If you have any questions about the IPPS final rule, please contact Faiza Haq, NY–RAH Project Manager.

NFI Around the Nation

NY–RAH is one of six projects that received the Phase Two award for the CMS Initiative to Reduce Avoidable Hospitalizations among Nursing Facility Residents -- Payment Reform. Organizations across the NFI speak monthly and meet annually to learn best practices from one another about their projects. NY–RAH highlights one organization each quarter to describe its unique features and best practices.


HealthInsight, the quality improvement organization in Nevada, is leading the NFI in the state through its project called the Admissions and Transitions Optimization Program (ATOP). During Phase One, ATOP placed one advanced practice nurse and two registered nurses in five different pods to provide direct clinical care and education on INTERACT throughout 24 participating nursing facilities across the state. ATOP's clinical intervention staff continues to provide the following services for their Group B facilities in Phase Two, which comprises 14 of their original 24 facilities:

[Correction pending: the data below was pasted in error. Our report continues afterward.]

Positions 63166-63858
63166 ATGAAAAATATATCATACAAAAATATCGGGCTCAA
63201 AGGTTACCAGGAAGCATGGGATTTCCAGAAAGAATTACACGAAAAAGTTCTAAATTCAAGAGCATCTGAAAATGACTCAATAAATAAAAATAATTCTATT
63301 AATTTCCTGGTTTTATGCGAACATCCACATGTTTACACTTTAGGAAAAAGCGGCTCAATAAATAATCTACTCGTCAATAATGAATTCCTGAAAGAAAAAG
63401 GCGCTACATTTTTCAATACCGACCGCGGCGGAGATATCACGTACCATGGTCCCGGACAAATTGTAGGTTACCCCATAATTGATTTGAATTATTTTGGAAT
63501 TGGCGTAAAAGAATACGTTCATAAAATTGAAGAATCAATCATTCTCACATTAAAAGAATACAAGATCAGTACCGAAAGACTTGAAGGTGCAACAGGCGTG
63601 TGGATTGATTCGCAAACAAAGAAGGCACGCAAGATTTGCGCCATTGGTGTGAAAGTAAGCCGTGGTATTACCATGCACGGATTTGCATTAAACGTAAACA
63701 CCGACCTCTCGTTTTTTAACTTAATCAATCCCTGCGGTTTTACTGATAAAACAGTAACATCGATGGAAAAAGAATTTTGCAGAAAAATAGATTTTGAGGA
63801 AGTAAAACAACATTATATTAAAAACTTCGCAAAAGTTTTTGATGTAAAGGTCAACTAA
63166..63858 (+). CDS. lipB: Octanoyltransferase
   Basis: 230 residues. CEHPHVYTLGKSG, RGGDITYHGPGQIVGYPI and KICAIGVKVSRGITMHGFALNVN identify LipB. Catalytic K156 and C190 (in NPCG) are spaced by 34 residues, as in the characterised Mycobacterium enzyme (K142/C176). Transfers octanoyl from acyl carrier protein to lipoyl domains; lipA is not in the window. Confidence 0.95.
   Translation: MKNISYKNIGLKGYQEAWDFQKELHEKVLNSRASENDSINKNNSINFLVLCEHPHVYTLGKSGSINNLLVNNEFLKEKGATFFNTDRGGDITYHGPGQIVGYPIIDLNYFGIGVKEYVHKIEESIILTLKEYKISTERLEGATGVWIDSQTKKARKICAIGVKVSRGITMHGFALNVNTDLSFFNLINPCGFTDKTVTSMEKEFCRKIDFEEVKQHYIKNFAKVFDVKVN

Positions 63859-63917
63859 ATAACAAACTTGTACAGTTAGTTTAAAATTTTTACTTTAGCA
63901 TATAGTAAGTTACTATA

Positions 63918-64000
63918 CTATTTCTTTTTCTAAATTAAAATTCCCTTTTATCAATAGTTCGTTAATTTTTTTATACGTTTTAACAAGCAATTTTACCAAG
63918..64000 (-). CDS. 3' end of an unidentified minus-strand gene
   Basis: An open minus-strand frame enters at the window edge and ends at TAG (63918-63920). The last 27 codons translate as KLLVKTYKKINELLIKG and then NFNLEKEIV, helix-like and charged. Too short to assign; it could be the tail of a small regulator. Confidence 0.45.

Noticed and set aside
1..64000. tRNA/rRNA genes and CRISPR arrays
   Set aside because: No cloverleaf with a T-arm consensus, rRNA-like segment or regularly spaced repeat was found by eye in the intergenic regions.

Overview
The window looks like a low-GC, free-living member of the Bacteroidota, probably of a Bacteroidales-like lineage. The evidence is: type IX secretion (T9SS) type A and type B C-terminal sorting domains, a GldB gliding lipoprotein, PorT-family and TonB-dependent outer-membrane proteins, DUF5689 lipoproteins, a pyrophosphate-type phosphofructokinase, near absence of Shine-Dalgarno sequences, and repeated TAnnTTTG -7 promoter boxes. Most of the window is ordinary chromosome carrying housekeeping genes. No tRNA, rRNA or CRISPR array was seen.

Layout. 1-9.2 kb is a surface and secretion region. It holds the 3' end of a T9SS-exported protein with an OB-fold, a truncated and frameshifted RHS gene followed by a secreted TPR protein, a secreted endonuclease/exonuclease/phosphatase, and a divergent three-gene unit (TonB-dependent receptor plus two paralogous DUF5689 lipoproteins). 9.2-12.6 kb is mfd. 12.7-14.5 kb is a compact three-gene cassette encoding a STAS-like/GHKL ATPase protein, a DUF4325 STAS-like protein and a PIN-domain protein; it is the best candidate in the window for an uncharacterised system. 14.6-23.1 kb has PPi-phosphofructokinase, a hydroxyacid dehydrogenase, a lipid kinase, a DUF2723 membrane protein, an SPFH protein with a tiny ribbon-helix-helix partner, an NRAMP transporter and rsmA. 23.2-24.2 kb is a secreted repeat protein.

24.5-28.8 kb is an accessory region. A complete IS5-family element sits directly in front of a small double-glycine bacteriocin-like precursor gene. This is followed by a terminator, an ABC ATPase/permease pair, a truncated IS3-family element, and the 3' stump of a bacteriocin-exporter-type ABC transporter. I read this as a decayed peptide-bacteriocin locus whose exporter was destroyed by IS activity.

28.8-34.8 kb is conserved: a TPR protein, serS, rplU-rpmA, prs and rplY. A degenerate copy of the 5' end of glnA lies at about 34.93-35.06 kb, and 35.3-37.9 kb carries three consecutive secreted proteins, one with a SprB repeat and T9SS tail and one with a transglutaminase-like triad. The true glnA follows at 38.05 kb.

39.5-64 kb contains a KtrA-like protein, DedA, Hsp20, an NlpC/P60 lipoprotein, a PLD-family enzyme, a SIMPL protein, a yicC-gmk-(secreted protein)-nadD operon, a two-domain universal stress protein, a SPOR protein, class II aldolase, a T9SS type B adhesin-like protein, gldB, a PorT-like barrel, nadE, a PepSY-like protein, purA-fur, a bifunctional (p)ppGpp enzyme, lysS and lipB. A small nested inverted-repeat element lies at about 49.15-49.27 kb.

• Discuss residents' conditions with physicians
  • Execute orders
  • Provide education and training for facility staff
  • Assist with end-of-life discussions
  • Perform medication reconciliation
  • Participate in care conferences
  • Assist with coordination of care

Due to the relatively small number of nursing facilities in Nevada (50 in total), ATOP is partnering with 24 Group A nursing facilities in Colorado to participate in the payment reform-only part of the intervention.

For more information on the ATOP ECCP, please visit

      NY–RAH is supported by Funding Opportunity Number 1E1CMS331492-01-01 from the US
Department of Health and Human Services, Centers for Medicare & Medicaid Services. The
contents provided are solely the responsibility of the authors and do not necessarily represent
the official views of HHS or any of its agencies.